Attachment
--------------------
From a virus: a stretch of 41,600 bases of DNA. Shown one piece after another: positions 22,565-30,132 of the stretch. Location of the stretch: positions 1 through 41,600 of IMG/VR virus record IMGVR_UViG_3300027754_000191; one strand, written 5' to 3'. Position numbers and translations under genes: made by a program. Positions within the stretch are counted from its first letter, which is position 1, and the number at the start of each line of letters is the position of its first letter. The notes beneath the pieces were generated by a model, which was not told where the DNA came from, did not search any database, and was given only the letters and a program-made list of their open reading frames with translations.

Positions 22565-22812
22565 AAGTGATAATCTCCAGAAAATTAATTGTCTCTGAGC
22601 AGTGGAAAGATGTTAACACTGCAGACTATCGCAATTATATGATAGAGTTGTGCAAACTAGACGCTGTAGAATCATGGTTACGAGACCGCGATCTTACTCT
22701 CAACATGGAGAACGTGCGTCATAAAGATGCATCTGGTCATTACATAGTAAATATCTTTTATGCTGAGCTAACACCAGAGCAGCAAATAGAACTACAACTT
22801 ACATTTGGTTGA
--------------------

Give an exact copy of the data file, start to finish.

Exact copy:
From a virus: a stretch of 41,600 bases of DNA. Shown one piece after another: positions 22,565-30,132 of the stretch. Location of the stretch: positions 1 through 41,600 of IMG/VR virus record IMGVR_UViG_3300027754_000191; one strand, written 5' to 3'. Position numbers and translations under genes: made by a program. Positions within the stretch are counted from its first letter, which is position 1, and the number at the start of each line of letters is the position of its first letter. The notes beneath the pieces were generated by a model, which was not told where the DNA came from, did not search any database, and was given only the letters and a program-made list of their open reading frames with translations.

Positions 22565-22812
22565 AAGTGATAATCTCCAGAAAATTAATTGTCTCTGAGC
22601 AGTGGAAAGATGTTAACACTGCAGACTATCGCAATTATATGATAGAGTTGTGCAAACTAGACGCTGTAGAATCATGGTTACGAGACCGCGATCTTACTCT
22701 CAACATGGAGAACGTGCGTCATAAAGATGCATCTGGTCATTACATAGTAAATATCTTTTATGCTGAGCTAACACCAGAGCAGCAAATAGAACTACAACTT
22801 ACATTTGGTTGA